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Author Topic: Model Railway Level Crossing  (Read 1788 times)
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Looking through the latest iteration of your program I see it is still full of delay() calls.  You will never be able to do two things at once (like change lights, and move a boom) with those there.  Every single change of state that should happen after a period of time (such as a light going on, or an alarm sounding, etc) should be keyed to the millis() function, and not paused with delay().
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Am I at least on the right track? I'm still trying to understand how all the different functions work. Is it possible to do the different stages as case functions?
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Take a step back and look at the overall picture.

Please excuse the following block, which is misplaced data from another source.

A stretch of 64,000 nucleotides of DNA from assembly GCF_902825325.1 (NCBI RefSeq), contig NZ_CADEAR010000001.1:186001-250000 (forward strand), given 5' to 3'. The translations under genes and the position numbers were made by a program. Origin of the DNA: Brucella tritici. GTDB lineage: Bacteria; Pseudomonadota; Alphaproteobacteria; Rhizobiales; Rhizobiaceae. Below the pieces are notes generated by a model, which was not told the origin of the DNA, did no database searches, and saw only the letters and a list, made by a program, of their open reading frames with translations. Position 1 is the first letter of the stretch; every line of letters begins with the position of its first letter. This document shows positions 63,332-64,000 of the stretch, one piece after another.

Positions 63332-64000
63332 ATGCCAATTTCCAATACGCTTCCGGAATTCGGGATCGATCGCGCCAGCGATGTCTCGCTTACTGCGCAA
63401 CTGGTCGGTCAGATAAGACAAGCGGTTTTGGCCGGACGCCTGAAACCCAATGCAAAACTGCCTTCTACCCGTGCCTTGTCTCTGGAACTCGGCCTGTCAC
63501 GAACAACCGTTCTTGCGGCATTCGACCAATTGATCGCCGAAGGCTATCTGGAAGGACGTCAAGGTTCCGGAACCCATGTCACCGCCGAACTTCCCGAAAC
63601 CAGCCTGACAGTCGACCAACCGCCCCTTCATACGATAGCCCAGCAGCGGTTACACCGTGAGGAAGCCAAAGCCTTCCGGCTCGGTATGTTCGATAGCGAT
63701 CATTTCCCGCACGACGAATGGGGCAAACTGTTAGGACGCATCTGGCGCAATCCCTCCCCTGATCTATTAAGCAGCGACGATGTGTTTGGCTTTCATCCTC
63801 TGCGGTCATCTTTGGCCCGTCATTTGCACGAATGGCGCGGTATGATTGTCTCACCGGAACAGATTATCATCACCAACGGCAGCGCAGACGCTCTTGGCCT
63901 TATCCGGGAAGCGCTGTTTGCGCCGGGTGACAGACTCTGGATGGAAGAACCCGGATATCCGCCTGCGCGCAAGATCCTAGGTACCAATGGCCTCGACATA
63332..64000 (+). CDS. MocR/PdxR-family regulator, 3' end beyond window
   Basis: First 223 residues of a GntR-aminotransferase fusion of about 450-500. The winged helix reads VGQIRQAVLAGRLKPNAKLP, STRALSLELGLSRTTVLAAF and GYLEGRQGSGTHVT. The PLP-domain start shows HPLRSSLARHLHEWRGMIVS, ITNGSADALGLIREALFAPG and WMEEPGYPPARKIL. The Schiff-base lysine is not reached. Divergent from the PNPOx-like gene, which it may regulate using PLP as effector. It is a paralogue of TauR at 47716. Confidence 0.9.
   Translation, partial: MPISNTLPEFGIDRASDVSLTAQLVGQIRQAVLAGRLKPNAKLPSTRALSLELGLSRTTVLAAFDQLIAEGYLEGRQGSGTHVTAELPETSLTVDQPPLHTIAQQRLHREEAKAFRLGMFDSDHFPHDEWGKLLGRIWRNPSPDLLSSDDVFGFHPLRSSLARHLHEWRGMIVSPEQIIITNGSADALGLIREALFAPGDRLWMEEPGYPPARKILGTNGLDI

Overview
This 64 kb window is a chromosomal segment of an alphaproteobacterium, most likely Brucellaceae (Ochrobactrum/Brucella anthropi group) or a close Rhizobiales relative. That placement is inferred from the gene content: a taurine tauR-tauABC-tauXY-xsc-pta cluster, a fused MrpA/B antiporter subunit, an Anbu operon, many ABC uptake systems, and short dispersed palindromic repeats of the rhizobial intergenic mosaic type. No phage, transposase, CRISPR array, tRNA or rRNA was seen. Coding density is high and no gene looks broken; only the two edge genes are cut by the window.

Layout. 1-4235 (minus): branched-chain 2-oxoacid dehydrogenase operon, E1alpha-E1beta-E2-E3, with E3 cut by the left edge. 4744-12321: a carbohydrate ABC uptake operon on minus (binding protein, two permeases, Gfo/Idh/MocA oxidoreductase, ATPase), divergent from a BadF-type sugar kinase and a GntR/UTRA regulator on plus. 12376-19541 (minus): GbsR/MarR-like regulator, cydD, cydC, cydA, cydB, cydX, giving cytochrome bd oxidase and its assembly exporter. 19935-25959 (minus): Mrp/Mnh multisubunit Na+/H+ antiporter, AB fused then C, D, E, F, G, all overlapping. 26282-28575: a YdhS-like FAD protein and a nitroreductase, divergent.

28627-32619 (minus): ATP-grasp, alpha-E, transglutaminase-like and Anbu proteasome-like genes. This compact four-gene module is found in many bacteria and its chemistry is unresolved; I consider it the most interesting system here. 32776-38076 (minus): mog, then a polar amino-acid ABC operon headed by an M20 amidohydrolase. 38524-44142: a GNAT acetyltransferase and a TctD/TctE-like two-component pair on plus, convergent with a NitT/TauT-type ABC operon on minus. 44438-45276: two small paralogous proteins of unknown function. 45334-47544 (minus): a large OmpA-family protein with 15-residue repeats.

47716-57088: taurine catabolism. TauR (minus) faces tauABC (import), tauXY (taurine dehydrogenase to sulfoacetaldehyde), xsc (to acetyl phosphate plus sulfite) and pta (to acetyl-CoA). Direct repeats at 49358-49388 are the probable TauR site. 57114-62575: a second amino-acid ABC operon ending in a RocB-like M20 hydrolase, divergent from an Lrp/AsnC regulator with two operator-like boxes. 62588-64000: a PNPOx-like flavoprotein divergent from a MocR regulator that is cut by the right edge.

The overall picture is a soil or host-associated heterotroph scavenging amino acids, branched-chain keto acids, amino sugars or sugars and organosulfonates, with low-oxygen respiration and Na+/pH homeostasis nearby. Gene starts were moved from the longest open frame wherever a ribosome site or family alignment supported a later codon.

Please list for me the exact sequence that you want to happen, in intricate detail.  Not just "the train passes, the lights flash, the boom closes", but exactly what you want each light to do, when you want the boom to start moving, stop moving etc, and all in chronological sequence.
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As I said I am still learning but here goes.

The train passes over the reed switch which activates the program
The Green active LED (which will be at the control board) comes on breifly and a tone is sounded
The boom gate lowers and the Crossing LEDs start flashing
The train passes over second switch which starts end sequence
Boom gate rises
Crossing lights stop flashing
RED inactive LED comes on and a tone is sounded for end of program



Looking over the sketch and writing it down i have found a few flaws with my sequence in the code but I've written it how I want it to run.
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The train passes over the reed switch which activates the program
The Green active LED (which will be at the control board) comes on breifly and a tone is sounded